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Paleontology - Environment - 11.12.2023
What's for dinner? Paleontologist finds out through remarkable specimen
What’s for dinner? Paleontologist finds out through remarkable specimen
1st-ever prey found inside fossilized juvenile tyrannosaur leads to deeper understanding about feeding habits of these iconic predators The difference between a juvenile and adult tyrannosaur is massive - both figuratively and literally. While adults weighed around 3,000 kilograms, the weight of a pick-up truck, juveniles were much leaner.

Earth Sciences - Paleontology - 24.11.2023
More than a meteorite: The new clues about the demise of dinosaurs
McGill researchers challenge current understanding of dinosaur extinction by unearthing link between volcanic eruptions and climate change What wiped out the dinosaurs? A meteorite plummeting to Earth is only part of the story, a new study suggests. Climate change triggered by massive volcanic eruptions may have ultimately set the stage for the dinosaur extinction, challenging the traditional narrative that a meteorite alone delivered the final blow to the ancient giants.

Life Sciences - Paleontology - 17.05.2023
A new understanding of human origins in Africa
Contemporary DNA evidence suggests that humans emerged from the interaction of multiple populations living across the continent There is broad agreement that Homo sapiens originated in Africa. But there remain many uncertainties and competing theories about where, when, and how.

Paleontology - Environment - 12.04.2023
SFU professor unearths the ancient fossil plant history of Burnaby Mountain
New research led by SFU paleobotanist Rolf Mathewes provides clues about what plants existed in the Burnaby Mountain area 40 million years ago during the late Eocene, when the climate was much warmer than it is today. The results of their plant fossil analysis were recently published in the International Journal of Plant Sciences.

Environment - Paleontology - 06.03.2023
'Giant' ant fossil raises questions about ancient Arctic migrations
’Giant’ ant fossil raises questions about ancient Arctic migrations
Simon Fraser scientists say their research on the latest fossil find near Princeton, B.C. is raising questions about how the dispersal of animals and plants occurred across the Northern Hemisphere some 50 million years ago, including whether brief intervals of global warming were at play.

Paleontology - 09.02.2023
Fossil discovery reveals complex ecosystems existed on Earth much earlier than previously thought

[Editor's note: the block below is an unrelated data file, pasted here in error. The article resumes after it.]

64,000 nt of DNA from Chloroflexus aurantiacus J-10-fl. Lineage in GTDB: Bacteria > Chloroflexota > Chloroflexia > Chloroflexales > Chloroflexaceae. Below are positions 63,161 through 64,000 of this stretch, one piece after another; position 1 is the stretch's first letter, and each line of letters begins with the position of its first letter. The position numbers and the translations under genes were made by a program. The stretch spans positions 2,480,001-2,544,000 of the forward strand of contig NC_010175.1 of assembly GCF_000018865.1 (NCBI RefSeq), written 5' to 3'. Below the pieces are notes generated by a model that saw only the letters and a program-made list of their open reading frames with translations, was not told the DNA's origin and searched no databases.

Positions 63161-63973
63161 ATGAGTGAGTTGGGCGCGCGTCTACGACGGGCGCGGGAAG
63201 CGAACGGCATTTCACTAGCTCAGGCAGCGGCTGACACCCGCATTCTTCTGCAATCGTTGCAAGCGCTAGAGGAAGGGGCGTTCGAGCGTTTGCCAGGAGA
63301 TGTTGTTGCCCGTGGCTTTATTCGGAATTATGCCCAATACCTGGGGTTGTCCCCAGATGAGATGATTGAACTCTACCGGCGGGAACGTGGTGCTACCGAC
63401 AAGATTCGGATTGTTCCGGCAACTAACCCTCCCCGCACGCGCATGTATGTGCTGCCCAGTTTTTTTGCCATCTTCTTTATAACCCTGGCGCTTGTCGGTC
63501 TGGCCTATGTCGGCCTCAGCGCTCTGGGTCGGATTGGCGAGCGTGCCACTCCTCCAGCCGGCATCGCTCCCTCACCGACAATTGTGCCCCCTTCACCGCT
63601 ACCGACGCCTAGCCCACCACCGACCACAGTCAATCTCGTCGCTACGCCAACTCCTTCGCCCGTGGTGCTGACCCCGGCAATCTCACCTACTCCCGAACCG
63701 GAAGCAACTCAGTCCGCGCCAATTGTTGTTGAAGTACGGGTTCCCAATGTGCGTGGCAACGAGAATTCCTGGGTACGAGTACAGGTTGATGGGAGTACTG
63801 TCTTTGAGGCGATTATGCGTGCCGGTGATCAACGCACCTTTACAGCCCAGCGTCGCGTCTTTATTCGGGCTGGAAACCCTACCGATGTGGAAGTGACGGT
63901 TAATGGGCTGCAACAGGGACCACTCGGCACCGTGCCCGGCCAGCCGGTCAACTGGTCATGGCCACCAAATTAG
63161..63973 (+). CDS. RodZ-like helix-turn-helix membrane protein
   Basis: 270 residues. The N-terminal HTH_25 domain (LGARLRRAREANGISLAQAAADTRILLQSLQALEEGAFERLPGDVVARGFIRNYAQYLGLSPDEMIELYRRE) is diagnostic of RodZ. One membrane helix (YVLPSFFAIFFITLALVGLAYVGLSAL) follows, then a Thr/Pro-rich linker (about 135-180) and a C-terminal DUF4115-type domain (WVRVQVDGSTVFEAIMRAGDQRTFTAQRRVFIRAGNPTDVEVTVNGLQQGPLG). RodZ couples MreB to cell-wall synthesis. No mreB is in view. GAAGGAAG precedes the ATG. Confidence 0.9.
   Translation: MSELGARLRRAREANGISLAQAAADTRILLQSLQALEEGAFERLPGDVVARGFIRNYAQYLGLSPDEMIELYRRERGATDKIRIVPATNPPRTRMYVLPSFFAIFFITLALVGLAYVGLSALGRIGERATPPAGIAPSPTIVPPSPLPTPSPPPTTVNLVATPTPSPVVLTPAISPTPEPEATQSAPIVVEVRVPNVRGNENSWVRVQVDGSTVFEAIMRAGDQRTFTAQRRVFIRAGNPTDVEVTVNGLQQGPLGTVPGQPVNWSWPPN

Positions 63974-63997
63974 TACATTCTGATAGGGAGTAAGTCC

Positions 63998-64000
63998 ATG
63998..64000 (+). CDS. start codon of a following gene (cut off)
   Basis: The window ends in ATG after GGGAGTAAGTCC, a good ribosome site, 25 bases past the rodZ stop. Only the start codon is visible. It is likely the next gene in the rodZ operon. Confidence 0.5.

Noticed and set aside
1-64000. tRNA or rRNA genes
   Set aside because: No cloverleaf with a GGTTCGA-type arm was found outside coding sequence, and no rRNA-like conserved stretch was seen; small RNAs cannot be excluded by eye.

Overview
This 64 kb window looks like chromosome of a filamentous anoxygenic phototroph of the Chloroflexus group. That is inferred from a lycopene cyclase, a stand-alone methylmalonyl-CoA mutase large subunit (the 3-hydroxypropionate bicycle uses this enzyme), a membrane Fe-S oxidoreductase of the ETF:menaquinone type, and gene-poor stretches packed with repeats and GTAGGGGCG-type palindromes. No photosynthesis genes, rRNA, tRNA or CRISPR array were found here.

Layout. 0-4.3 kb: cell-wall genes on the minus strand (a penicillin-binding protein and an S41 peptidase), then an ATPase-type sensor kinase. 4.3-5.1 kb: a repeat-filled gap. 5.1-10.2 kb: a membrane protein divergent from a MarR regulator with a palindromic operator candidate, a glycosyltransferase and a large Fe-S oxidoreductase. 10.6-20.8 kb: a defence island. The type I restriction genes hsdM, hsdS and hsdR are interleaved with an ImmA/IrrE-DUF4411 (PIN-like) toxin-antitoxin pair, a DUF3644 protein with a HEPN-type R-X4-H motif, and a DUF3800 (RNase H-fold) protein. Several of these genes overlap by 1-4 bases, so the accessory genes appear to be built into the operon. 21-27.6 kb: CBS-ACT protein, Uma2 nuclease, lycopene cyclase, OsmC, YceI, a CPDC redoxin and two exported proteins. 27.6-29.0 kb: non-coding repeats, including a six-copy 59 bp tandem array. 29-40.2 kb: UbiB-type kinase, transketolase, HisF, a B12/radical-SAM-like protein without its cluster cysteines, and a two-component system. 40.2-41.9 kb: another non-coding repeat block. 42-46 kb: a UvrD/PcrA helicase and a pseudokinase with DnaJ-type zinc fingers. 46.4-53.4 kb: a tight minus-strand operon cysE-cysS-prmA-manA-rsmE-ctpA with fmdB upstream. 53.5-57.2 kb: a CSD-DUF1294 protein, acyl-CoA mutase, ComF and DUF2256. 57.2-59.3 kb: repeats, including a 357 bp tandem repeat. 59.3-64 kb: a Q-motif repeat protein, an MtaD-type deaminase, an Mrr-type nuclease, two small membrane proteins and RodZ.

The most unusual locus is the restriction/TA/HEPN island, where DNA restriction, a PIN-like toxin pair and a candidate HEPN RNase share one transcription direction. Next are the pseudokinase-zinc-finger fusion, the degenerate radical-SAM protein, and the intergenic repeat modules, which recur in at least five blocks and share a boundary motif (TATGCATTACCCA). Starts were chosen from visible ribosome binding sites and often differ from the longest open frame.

Fossil discovery reveals complex ecosystems existed on Earth much earlier than previously thought
About 250 million years ago, the Permian-Triassic mass extinction killed over 80 per cent of the planet's species. In the aftermath, scientists believe that life on earth was dominated by simple species for up to 10 million years before more complex ecosystems could evolve. Now this longstanding theory is being challenged by a team of international researchers - including scientists from McGill University and Université du Québec à Montréal.

Paleontology - 22.09.2022
Fossil algae, dating from 541 million years ago, offer new insights into the plant kingdom's roots
Fossil algae, dating from 541 million years ago, offer new insights into the plant kingdom’s roots
Paleontologists have identified a new genus and species of algae called  Protocodium sinense  that predates the origin of land plants and modern animals and provides new insight into the early diversification of the plant kingdom. Discovered at a site in China, the 541-million-year-old fossil is the first and oldest green alga from this era to be preserved in three dimensions, enabling the researchers to investigate its internal structure and identify the new specimen with unprecedented accuracy.

Life Sciences - Paleontology - 06.01.2022
Correcting the fossil record: Researchers say four-legged ’snake’ is different ancient animal
It all started with a grand claim: scientists had discovered the first known four-legged snake fossil from Brazil. The specimen, named  Tetrapodophis amplectus , was small - about the size of a pencil - with tiny limbs. It was considered a significant discovery that offered paleontologists a major clue into the transition from limbed lizards to limbless snakes.

Life Sciences - Paleontology - 13.09.2021
Cavities in 54-million-year-old fossils
Cavities in 54-million-year-old fossils
Researchers at the University of Toronto have discovered what are believed to be the oldest known cavities found in a mammal - the likely result of a diet that included eating fruit. The cavities were discovered in fossils of Microsyops latidens, a pointy-snouted animal - no bigger than a racoon - that was part of a group of mammals known as stem primates.